In an opposition filed on April 5, 2013, Tuteur asserted that Crosley-Corcoran knew that Tuteur lived in Massachusetts and had intentionally targeted her allegedly wrongful conduct at Tuteur's activities there. Tuteur argued that Crosley-Corcoran's failure to file an actual  copyright lawsuit over the photo was evidence that the takedown notices were intended to interfere with Tuteur rather than defend Crosley-Corcoran's copyrights. Accordingly, Tuteur argued that Crosley-Corcoran's purpose to cause harmful effects in Massachusetts, together with harm actually caused there, was sufficient for the federal court in Massachusetts to exercise personal jurisdiction over her. Alternatively, Tuteur requested the right to take limited discovery on the jurisdictional issue.

On April 10, 2013, the district court issued an order on the motion to dismiss. While the court acknowledged that Tuteur's claims were premised on Crosley-Corcoran's takedown notices, it characterized the core issue in the jurisdictional dispute as to whether "ownership of an active, interactive, or passive website maintained by a service provider based outside of Massachusetts but which Massachusetts residents can access over the Internet satisfies the purposeful availment test." The court also questioned whether Tuteur could succeed in demonstrating "conduct uniquely or expressly aimed at the forum state," i.e., Massachusetts.

Ultimately, however, the court opined that the case might be more properly resolved on its merits than the "thorny issue of internet-based personal jurisdiction," because the "court seriously question[ed] whether Tuteur ha[d] stated a viable cause of action against Crosley-Corcoran":

The takedown notice at issue appears to conform to the letter of the requirements of section 512(c)(3) [of] the DMCA. In it, Crosley-Corcoran states accurately that her likeness has been copied without her express authorization and published by Tuteur without permission on her SkepticalOB website. ... It is true that if the tables were reversed, and this was a lawsuit brought by Crosley-Corcoran against Tuteur for copyright infringement, Tuteur would have a plausible, and even dispositive fair use affirmative defense ..., or as she suggests at one point, a defense of implied license ... . But there is no requirement in the DMCA that a notice-giver inform the service provider of an infringer's possible affirmative defenses, only that she affirm her good faith belief (as appears to be the case here) that the copyrighted material is being used without her (or her agent's) permission. Seen in this light, there is no material misrepresentation by Crosley-Corcoran of infringement, as a viable cause of action under section 512(f)(1) would require.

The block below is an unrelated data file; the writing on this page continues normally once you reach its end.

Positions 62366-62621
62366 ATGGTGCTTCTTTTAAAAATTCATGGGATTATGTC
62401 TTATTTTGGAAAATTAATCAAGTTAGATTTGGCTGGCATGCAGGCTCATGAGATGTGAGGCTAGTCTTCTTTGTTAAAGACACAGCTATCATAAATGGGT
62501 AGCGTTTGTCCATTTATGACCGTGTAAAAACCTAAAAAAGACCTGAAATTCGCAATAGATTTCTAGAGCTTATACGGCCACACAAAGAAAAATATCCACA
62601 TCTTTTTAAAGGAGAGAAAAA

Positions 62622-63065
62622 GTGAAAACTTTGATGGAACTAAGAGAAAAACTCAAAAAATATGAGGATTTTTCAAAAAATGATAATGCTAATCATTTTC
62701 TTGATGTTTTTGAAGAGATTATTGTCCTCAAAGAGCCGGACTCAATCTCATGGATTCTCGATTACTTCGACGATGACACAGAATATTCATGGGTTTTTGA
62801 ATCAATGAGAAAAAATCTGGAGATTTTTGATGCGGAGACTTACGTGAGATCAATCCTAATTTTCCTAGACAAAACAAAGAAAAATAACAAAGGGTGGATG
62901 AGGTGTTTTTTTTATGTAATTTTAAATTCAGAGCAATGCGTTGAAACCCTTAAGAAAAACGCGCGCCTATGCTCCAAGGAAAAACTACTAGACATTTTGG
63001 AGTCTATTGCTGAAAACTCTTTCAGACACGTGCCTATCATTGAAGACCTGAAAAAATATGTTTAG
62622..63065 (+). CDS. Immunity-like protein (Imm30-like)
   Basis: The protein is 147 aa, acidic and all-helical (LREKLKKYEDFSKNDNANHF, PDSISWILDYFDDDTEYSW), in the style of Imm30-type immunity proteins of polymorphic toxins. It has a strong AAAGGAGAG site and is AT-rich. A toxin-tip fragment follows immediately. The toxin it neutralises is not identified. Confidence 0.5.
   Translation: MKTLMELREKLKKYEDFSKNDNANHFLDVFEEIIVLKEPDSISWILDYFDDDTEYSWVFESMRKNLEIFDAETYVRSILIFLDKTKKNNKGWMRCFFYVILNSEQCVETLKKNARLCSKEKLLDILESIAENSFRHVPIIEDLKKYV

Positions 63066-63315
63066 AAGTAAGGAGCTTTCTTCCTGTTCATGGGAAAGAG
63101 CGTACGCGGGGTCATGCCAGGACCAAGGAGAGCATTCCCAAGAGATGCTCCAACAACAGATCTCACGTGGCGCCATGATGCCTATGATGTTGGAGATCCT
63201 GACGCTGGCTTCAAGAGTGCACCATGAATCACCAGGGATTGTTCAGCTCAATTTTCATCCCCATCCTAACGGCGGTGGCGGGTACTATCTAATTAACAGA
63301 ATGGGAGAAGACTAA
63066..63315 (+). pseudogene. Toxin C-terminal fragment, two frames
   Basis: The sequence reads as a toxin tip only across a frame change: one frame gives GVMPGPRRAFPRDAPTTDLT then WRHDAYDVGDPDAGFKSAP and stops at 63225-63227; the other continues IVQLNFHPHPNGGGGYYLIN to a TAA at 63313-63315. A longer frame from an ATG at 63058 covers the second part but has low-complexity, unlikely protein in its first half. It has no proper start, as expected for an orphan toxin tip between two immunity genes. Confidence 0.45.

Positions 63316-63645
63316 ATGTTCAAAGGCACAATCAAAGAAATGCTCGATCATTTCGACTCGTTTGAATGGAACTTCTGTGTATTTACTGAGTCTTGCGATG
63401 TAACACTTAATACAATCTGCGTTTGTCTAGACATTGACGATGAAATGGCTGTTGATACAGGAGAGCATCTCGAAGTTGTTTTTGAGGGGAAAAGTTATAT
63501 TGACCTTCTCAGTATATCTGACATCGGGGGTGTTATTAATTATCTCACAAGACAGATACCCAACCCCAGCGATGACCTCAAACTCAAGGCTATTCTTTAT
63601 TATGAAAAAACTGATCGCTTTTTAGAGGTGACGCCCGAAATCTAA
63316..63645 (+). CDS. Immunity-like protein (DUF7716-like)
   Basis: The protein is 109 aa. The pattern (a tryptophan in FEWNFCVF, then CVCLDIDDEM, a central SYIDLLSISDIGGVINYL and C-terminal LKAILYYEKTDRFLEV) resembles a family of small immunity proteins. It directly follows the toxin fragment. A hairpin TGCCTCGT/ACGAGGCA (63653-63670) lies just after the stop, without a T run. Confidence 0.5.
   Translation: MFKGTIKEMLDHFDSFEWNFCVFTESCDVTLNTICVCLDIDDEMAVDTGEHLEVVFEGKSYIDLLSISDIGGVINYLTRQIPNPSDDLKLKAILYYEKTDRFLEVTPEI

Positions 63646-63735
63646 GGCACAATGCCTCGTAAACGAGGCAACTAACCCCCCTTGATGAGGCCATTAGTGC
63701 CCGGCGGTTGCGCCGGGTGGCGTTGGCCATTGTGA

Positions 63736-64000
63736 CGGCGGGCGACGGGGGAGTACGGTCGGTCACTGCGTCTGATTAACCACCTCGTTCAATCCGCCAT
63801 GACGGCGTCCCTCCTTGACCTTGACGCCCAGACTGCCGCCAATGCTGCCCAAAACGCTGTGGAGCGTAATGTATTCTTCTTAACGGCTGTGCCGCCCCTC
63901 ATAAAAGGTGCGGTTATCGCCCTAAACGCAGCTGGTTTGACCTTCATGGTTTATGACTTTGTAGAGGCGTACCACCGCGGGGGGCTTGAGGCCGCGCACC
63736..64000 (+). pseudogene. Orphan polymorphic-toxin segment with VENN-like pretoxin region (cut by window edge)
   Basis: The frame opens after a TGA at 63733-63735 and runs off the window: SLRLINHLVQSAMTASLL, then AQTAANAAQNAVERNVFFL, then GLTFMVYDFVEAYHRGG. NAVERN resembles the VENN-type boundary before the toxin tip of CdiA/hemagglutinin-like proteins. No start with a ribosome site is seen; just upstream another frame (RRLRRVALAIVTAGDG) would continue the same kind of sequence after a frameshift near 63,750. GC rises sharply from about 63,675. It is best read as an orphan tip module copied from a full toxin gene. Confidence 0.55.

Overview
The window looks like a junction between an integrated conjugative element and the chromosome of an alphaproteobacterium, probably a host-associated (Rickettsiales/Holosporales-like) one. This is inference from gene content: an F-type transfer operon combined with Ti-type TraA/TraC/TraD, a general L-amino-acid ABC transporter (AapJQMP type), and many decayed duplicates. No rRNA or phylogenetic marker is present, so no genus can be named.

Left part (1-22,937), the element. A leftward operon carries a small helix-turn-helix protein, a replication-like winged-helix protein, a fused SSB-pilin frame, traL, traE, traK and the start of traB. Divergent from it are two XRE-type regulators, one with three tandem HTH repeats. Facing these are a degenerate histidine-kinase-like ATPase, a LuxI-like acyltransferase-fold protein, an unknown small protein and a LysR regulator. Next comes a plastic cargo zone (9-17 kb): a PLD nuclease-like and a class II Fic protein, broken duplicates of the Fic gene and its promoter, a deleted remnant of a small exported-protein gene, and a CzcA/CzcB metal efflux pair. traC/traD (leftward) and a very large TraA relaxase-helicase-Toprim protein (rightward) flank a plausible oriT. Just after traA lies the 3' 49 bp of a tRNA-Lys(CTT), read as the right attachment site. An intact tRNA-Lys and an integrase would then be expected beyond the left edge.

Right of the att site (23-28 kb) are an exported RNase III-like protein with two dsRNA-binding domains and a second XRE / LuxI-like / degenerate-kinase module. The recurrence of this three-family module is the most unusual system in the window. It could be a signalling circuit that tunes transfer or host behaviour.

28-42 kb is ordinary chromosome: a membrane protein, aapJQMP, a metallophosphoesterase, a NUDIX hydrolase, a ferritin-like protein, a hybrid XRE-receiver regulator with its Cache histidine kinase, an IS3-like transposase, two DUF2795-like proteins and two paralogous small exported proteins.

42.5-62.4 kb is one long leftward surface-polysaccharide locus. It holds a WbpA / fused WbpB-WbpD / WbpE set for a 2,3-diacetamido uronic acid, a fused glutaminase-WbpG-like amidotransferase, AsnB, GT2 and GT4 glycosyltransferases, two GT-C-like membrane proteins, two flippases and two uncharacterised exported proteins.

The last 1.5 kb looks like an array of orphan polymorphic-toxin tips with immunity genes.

Tuteur’s tortious interference claim would also seem vulnerable on similar grounds. Here, there would seem nothing improper about the purpose of Crosley-Corcoran’s takedown notice, which was to stop what she believed was an infringement of her copyrighted likeness, while the means that she chose, sending a the notice to the service provider, was one explicitly authorized by the statute.